Looks prickly. I suspect the name of the plant means something to you, but I don’t know enough botany to track it down.
Growing things, sharpness, potentiality….
If you click on the picture, it says “thistle in crete” at the top of the window.
“Thistle is an old English name, essentially the same in all languages, for a large group of plants with a dubious reputation. In ancient history the thistle represented part of the primeval curse on the earth in general, and on man in particular. In Greek history Earth made the thistle in a moment of grief for the loss of Daphnis, shepherd and musician, poet and hunter. ”
A search online turned up a number of associations, but I thought the above most likely for a Cretan thistle, though there was another connection somewhere with Dionysos. Given the way this story has been going, the thistle is more likely to have a mythic than a mundane meaning. Thistles aren’t actually that bad as plants, but they are seen to grow where they shouldn’t and take up room in fields.
Ancient curses on the earth — a definite possibility. Making the thistle as an expression of grief? Another possibility, given the way things, gods and people are created in Hitherby. I’m unused to thinking symbolically with fauna; I’ll have to come back to this.
The symbolic meanings of plants are a significant element in Rebecca’s game Nobilis.
Googling for websites on the language of flowers reveals that the Victorians had no consensus on the meaning of thistles: “aggressiveness,” “defiance,” “defense not defiance,” “misanthropy,” “hardihood,” “retaliation,” and a half-dozen other possibilities come up. I couldn’t find a meaning specific to Cretan thistle (if there is a variety by that name).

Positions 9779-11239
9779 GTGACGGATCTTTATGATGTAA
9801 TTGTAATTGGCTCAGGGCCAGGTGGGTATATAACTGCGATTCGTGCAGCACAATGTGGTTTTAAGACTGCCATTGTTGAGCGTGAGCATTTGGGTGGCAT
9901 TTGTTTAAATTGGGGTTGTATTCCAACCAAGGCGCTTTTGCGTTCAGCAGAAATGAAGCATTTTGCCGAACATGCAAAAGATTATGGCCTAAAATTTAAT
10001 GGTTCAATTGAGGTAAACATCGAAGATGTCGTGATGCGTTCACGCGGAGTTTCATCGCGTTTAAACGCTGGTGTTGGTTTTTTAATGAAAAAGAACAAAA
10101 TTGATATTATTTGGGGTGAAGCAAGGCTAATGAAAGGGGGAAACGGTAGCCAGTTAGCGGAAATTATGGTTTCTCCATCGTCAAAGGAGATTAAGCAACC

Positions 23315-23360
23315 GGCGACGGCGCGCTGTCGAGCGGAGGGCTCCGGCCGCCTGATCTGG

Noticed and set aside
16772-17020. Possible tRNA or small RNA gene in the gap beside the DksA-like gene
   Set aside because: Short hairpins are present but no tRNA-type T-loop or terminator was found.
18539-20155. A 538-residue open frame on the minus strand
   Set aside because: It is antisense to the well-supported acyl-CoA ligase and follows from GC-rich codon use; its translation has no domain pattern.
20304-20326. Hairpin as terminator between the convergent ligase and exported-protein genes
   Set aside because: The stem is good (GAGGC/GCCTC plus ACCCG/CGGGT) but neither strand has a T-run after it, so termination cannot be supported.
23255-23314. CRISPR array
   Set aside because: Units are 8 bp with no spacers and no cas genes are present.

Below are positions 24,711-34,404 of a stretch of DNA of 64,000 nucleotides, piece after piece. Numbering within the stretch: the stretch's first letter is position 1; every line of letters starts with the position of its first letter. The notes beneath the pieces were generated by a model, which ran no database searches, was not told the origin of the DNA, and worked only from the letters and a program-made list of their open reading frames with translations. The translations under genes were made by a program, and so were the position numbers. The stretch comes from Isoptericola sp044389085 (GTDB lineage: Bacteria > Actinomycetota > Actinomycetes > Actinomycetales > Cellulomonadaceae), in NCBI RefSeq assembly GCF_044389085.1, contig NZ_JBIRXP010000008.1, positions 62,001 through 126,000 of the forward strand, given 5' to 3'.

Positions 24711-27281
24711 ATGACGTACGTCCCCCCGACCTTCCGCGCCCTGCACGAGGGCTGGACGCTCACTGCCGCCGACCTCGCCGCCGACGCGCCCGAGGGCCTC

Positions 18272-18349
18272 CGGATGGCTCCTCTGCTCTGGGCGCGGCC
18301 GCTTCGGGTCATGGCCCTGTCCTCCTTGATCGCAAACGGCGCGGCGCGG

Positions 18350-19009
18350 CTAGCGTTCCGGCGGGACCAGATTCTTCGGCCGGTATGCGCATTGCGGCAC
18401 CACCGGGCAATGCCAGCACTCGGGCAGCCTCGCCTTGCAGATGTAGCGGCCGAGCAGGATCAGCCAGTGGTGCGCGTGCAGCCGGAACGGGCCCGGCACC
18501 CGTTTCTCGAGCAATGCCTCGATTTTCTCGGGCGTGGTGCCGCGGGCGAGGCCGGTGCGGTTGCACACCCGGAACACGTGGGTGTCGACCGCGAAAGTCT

I don’t have time to hit the library today and look for offline data on floriography, alas.
I had a dream last night in which the Doctor from the BBC’s new Doctor Who series was identified with Ink Catherly. I remember these sentences:
“The Doctor is the limen, the smith, the threshing wind. Many who call her do not survive.”
Little bit of Martin getting in there too, yep.
I suspect that having a cold with fever had some role in it.
I know that flower language is big in Nobilis, but not having anybody to play games with anymore, I haven’t had the heart to read the entire book. It’s too beautiful and it makes me want to play. So I haven’t read or memorized everything, though I did read all the bits of fiction.
I’m not sure if Victorian-era symbology is the way to go here. I’d pin my hopes more on the Greek mythos if I was researching, because of the word “Crete” and the Greek characters who currently figure heavily in Nobilis. Of course, the thistle here may also represent a private symbolic language, but then doesn’t everything?
. I couldn’t find a meaning specific to Cretan thistle (if there is a variety by that name). I don’t have time to hit the library today and look for offline data on floriography, alas.
Good research on Victorians! I don’t have time, either; besides, I enjoy making things up. I did find in a hasty Google search that Greece does have thistles, though I couldn’t tell if there was a specific Greek variety, though I suspect there are several.
Thistles are related in some way to artichokes. Artichokes have hearts, so maybe thistles do too. But unless you take a bud like this one apart (which I havenâ€™t), itâ€™s rather hard to say one way or the other.
And some of them are perennials, for what itâ€™s worth.
Wow. A picture of a thistle gets eight comments. (Nine, now.) That’s kinda neat. And freaky! ^_^
You must be logged in to post a comment.